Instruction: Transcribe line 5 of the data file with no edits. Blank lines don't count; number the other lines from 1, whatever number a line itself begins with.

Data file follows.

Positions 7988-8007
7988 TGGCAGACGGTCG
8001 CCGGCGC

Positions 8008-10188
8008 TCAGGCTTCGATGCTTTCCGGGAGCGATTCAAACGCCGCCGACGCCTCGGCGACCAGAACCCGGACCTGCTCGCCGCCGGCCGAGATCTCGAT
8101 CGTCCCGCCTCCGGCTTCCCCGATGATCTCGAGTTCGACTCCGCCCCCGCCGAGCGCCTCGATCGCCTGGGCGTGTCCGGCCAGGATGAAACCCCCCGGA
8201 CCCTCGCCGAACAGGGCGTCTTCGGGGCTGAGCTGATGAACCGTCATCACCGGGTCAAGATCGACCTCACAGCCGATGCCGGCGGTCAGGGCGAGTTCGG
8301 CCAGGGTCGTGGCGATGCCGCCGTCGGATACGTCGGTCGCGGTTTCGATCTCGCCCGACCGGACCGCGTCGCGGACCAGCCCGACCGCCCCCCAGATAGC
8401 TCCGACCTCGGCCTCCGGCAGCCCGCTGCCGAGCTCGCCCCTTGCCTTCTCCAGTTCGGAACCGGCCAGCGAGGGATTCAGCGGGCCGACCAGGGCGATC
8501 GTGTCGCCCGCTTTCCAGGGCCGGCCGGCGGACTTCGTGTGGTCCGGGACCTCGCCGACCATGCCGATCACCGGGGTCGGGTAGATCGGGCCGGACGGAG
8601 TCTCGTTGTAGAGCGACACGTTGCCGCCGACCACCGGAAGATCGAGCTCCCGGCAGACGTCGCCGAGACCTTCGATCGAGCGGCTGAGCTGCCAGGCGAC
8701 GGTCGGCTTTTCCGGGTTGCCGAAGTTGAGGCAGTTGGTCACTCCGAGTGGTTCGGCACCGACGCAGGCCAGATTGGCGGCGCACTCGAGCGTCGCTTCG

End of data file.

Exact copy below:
8008 TCAGGCTTCGATGCTTTCCGGGAGCGATTCAAACGCCGCCGACGCCTCGGCGACCAGAACCCGGACCTGCTCGCCGCCGGCCGAGATCTCGAT